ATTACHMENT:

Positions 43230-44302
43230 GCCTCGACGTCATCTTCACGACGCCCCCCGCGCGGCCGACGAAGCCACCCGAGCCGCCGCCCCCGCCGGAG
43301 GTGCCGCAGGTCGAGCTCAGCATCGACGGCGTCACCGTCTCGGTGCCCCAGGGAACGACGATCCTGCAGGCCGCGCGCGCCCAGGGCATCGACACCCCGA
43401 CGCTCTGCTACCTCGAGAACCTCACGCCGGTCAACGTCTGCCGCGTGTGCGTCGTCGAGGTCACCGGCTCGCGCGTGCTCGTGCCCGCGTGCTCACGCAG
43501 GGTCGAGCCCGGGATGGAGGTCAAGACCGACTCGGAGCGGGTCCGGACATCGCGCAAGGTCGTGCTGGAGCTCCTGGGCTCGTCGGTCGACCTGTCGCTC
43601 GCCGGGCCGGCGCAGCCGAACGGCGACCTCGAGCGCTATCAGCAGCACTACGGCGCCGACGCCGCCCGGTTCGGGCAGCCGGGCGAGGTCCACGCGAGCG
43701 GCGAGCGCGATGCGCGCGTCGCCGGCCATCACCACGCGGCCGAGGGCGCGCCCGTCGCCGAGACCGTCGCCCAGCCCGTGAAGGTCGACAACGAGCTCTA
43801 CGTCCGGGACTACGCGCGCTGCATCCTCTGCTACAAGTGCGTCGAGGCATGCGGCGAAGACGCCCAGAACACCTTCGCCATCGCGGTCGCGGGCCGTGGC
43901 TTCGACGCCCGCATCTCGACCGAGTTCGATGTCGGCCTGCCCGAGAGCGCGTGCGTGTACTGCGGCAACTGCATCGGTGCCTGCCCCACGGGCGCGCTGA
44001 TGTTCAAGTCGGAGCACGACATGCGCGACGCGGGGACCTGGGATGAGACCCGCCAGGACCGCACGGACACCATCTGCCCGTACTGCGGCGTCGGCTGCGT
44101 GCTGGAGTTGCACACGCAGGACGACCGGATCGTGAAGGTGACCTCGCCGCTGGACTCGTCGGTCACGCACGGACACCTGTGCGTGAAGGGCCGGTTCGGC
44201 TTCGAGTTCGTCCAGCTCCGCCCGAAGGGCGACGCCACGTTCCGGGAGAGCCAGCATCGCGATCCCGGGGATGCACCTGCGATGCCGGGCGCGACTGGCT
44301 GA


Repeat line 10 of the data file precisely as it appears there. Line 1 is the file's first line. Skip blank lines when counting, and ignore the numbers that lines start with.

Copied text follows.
44001 TGTTCAAGTCGGAGCACGACATGCGCGACGCGGGGACCTGGGATGAGACCCGCCAGGACCGCACGGACACCATCTGCCCGTACTGCGGCGTCGGCTGCGT